are wonderful companions that add spark to many lives. They are "healing
helpers" that exert a positive impact on the ill and are incorporated in
many hospital patient recovery programs.
with compromised immune systems are a special need group as far as pets are
concerned. These people are more vulnerable to infections, parasites and
diseases transmitted from animals to people (zoonosis) and need to take extra
precautions around pets.
is estimated that there are several millions of Immunocodeficient people in the
United States. AIDS, organ transplant/cancer treatment, debilitating diseases,
malnutrition, congenital immunodeficiencies, diabetes mellitus, chronic renal
failure, alcoholism and liver cirrhosis, autoimmune diseases, major surgery,
splenectomy, long-term hemodialysis, pregnancy and old/very young age are some
of the causes of deficient immunity. Among
the most common infections associated with animals include Toxoplasma gondii,
Cryptosporidium spp, Salmonella spp, Campylobacter spp, Giardia sp, Rhodococcus
equi, Bartonella (Rochalimaea) spp, Mycobacterium marinum, and Bordetella
bronchiseptica. Salmonella and Campylobacter spp are the most common bacteriae
transmitted from animals but most of these infections are acquired from sources
other than pets. Many
of these people are advised to give up having pets, but very few will part from
many, the pet is a need, not a luxury. With the proper care, the risk of pet
related diseases becomes minimal. Immunocompromised pet owners should be
observant and seek veterinary care as soon as they notice problems in their
pets. They should be educated about common problems and available preventative
should be fed only high-quality commercial pet foods. They should not be allowed
to drink out of toilet bowls, outdoor water sources or have access to garbage
and materials of unknown origin. They should be closely supervised while
outside, unless they are in their own fenced yard. Pets should not be allowed to
scavenge, hunt, or eat feces. Immunocompromised people should wash their hands
after handling pets, especially before eating, and should avoid contact with
their pet's feces.
Cats and dogs owned by immunocompromised people should receive routine semi-annual veterinary care, including a physical examination, standard immunizations, and a fecal examination for intestinal parasites. Animals with diarrhea should have a fecal exam screened also for Salmonella, Campylobacter, Cryptosporidium and Giardia spp and kept away from immunocompromised persons. Positive animals should be treated accordingly.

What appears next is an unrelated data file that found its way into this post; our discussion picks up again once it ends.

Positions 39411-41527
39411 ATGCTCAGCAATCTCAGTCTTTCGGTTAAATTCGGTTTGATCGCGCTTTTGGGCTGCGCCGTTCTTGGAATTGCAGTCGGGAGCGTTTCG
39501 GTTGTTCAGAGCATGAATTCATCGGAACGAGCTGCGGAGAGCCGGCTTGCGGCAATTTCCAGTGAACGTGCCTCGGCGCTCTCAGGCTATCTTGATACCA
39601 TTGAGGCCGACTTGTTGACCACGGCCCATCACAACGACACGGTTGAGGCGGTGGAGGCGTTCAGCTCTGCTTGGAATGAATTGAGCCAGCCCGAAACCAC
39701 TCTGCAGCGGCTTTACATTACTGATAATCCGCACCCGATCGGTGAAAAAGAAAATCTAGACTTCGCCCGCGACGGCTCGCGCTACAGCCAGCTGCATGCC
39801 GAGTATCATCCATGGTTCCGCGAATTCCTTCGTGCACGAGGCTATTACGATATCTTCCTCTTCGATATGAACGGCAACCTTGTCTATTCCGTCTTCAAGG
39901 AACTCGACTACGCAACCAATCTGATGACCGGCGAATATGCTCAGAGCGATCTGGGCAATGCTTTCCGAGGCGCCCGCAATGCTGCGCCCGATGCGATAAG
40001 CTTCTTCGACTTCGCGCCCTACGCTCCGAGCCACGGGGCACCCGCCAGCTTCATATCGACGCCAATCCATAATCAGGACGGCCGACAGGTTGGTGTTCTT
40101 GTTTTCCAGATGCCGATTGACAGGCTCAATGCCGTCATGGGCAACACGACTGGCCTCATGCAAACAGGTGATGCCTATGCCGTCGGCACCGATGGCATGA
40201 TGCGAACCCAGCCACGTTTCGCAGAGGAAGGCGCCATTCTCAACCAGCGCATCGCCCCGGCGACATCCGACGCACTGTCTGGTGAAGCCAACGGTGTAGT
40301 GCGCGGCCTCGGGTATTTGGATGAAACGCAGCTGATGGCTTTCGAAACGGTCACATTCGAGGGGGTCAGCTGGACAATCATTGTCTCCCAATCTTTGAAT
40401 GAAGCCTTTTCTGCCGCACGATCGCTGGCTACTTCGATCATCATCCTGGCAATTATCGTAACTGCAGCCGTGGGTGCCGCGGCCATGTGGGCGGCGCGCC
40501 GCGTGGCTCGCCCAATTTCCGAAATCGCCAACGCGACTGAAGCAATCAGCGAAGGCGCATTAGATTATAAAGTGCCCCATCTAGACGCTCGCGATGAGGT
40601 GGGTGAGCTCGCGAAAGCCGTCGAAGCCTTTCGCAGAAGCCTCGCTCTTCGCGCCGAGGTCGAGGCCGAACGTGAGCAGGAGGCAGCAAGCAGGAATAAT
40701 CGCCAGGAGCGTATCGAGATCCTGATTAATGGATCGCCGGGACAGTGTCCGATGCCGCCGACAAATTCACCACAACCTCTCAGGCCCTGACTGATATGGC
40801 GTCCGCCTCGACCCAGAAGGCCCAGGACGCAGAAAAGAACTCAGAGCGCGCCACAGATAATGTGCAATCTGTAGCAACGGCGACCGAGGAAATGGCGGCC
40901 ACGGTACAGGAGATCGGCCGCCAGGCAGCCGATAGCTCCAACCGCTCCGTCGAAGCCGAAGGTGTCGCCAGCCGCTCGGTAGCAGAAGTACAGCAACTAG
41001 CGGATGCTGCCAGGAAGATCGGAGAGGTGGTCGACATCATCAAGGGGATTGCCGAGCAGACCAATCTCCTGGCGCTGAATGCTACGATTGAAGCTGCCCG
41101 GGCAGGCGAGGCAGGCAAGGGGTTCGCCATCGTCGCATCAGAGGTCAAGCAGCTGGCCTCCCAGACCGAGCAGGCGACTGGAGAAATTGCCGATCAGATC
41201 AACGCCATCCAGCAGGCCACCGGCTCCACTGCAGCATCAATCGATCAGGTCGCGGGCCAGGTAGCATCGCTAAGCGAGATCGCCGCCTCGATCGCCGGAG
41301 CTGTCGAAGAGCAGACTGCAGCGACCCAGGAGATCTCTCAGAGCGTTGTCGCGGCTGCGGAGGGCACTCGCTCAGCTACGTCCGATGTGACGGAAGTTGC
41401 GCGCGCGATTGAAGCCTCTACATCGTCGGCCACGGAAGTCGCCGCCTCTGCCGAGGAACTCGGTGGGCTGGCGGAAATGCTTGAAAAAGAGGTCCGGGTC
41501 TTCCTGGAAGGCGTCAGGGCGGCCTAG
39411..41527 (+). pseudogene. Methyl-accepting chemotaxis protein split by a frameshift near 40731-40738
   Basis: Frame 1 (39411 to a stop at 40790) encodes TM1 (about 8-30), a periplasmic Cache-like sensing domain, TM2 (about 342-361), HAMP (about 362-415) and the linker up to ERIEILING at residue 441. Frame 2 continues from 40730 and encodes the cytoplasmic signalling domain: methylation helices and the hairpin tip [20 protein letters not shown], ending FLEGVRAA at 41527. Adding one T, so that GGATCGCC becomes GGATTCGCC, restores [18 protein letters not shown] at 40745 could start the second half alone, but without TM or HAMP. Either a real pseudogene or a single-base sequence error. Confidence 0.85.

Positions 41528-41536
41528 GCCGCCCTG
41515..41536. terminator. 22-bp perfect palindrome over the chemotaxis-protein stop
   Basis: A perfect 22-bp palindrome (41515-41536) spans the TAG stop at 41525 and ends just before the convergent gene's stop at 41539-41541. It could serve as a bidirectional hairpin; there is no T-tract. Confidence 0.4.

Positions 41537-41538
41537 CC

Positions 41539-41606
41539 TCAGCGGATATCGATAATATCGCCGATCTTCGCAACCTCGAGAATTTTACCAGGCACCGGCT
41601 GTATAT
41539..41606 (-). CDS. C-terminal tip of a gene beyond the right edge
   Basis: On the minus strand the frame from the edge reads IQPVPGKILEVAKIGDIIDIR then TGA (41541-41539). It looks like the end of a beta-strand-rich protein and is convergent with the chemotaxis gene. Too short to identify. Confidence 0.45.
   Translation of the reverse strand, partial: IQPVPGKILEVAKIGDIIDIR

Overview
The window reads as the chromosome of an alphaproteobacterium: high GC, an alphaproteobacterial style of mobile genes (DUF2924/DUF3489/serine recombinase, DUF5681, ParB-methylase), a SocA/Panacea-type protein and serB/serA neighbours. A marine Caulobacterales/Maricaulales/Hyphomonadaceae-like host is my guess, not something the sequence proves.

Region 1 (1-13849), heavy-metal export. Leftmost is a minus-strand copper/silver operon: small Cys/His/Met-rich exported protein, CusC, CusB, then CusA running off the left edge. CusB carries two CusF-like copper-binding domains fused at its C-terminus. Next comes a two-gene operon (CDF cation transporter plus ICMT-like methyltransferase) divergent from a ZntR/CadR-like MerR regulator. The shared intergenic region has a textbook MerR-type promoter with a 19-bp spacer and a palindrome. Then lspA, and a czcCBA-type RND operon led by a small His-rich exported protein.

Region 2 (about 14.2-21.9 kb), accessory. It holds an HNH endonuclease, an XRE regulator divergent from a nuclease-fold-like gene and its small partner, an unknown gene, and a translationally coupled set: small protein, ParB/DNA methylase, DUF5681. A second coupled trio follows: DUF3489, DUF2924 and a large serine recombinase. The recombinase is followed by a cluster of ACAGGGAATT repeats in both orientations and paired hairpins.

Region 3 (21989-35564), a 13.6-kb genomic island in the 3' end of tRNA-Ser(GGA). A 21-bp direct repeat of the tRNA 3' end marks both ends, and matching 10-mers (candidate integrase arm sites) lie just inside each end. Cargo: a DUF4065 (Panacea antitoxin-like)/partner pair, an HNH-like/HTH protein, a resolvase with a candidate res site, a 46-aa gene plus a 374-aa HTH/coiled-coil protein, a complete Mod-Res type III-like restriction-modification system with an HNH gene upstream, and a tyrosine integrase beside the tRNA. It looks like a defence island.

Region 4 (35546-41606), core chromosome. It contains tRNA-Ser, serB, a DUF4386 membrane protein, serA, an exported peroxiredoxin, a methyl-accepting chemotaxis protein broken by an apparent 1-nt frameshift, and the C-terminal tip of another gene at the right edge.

When acquiring a new pet, healthy adult animals are recommended. Young animals, especially those with diarrhea, should be avoided. Large breeding colonies and pet stores should be avoided because of sanitary variation and a closed infectious substrate.
A new pet needs to pass a veterinary exam and screening prior to contact with an immunosuppressed person. Cats are the definitive host of Toxoplasma gondii because they are the only animals that pass oocysts in their feces, which become infective. The shedding occurs during the first two to three weeks after infection. Prevention of Toxoplasmosis consists of daily cleaning of litter boxes that should never be placed near the kitchen. This should be done wearing rubber gloves or preferably by a healthy person. Direct transmission from cats is unlikely.
Cats should not be allowed to hunt and should not be fed raw or undercooked meat. Because outdoor cats frequently defecate in gardens and T gondii oocysts may survive for months under appropriate conditions, immunosuppressed people should wear gloves when gardening or working with soil and wash their hands afterwards. Salmonellosis and campylobacteriosis may be the most common infections acquired from cats and are prevented as described above. Bacillary angiomatosis or cat scratch disease causes fever, serious skin lesions, and life-threatening systemic disease. Prolonged antibiotic treatment is effective. Kittens pose a higher risk
Pet birds pose a low risk, but reptiles are a known source of Salmonella and are not recommended. Small rodents, such as hamsters and gerbils, can also transmit Salmonella, Campylobacter, Cryptosporidium, and Giardia infections.Ornamental fish have caused several Mycobacterium marinum infections in HIV-infected persons.Young farm animals, especially with diarrhea, may carry Cryptosporidium spp.
In conclusion, immunosuppressed people do not need to give up the joy of pet companionship. They simply need to know about the special care and to keep consistent communication with the veterinarian.[Back]